Polish vote a warning to East Europe extremists

WARSAW (Reuters) - The defeat of the nationalists in Poland’s parliamentary election is a warning to similar parties in other EU newcomer states that the mood is swinging against them now that voters can see the benefits of joining the bloc.

Poles turned up in force on Sunday to vote against the eurosceptic conservatives of Prime Minister Jaroslaw Kaczynski and twin bother Lech, the president, in favor of the pro-EU Civic Platform party, set to head the next government.

“This two years (of the Kaczynski government) was perhaps a necessary shock to wake people up,” said Pawel Swieboda, head of the Warsaw-based demosEUROPA think-tank.

“Poland may be the first country to reverse the nationalist and populist trend in the region.”

Analysts say a rise in support for nationalistic parties in Poland and some other ex-communist nations like Hungary, Latvia and Slovakia reflected a weariness with often painful reforms they had to undertake to enter the European Union.

But the strength of a backlash against them showed on Sunday as voters shut the most extreme parties from the left and right out of parliament. Those parties had opposed Poland’s 2004 EU membership, and they dismayed its EU partners in 2006 when they joined Prime Minister Kaczynski’s government.

The far-right League of Polish Families and leftist Self-Defense party won a combined 3 percent of the vote, down from about 15 percent in 2005.

The parties’ impact on a shift away from the pro-EU policies of previous Polish governments was significant, analysts say.

They were at the forefront of quarrels with other EU members over the European treaty, free movement of capital, farming and fishing.


Germany- and Brussels-bashing, support for the death penalty and anti-gay sentiment further isolated the bloc’s largest ex-communist member. Some other EU newcomers could hardly hide relief at the outcome of Sunday’s vote.

“We can see that the Poles’ political thinking has returned from extreme parties more into the centre,” Czech Foreign Minister Karel Schwarzenberg said. “I expect the new, centre-right government ... to cooperate more in the EU.”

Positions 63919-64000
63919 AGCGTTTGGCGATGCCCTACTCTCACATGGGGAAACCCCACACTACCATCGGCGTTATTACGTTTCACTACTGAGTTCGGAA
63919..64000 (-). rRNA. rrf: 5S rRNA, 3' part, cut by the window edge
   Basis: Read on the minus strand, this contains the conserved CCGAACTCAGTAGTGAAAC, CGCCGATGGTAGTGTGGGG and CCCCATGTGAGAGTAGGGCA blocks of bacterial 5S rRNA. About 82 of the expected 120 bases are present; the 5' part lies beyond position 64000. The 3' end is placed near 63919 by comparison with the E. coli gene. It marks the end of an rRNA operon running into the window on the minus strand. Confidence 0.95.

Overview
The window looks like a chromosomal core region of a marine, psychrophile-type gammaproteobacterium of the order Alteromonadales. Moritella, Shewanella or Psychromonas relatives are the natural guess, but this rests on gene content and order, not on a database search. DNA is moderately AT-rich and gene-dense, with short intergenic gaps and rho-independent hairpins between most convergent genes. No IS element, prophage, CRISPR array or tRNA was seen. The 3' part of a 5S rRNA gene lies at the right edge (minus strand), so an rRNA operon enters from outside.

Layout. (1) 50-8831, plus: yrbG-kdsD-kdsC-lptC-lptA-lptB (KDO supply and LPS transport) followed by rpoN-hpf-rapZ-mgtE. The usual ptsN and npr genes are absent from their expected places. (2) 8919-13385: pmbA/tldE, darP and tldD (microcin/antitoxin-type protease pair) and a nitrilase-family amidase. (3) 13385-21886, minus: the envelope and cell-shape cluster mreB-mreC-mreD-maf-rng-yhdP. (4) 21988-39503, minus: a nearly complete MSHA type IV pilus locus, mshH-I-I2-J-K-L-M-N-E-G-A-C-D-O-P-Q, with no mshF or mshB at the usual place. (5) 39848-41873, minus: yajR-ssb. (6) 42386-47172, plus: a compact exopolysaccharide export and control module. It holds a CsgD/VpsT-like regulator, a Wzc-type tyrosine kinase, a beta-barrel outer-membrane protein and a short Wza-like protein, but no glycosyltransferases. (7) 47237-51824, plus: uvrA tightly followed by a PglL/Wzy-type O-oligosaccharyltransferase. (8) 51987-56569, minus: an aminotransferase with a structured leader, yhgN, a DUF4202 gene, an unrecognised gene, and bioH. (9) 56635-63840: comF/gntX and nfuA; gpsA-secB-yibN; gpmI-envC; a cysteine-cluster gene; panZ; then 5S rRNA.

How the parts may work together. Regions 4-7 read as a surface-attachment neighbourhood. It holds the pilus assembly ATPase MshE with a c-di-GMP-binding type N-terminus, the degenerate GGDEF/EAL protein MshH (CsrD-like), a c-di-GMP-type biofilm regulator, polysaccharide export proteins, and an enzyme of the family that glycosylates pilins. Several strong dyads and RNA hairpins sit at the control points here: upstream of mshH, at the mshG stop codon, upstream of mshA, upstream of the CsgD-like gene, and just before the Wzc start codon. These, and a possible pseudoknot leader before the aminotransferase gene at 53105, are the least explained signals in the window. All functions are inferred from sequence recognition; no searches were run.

Analysts said the Kaczynskis and their former allies’ defeat was a lesson for other populist parties.

“This election is proof that the ardent nationalism espoused by the (Kaczynski) government does not pay off in European nations,” Dominique Moisi, a prominent French commentator, told Poland’s Gazeta Wyborcza daily.

Populist parties had taken advantage of lingering fears in some countries that EU membership could hurt poorer sections of society and dent fragile national identities, suppressed under Soviet-imposed communism.

But three years of EU membership has largely calmed such fears, while growth, the freedom of travel and the inflow of EU money has convinced many earlier skeptics. In Poland, formerly anti-EU farmers are now among the greatest fans of the bloc.

Young voters in particular have shown little patience for the old-fashioned nationalism and social conservatism that became the hallmarks of the Kaczynski government.

Their heavy participation in the vote boosted turnout to one of highest levels since Poland abandoned communism in 1989.

“I want the international situation of Poland to change,” said Aga Oszkodar, a 21-year-old student who voted for the Civic Platform. “I hope we will be more open for collaboration with other countries.”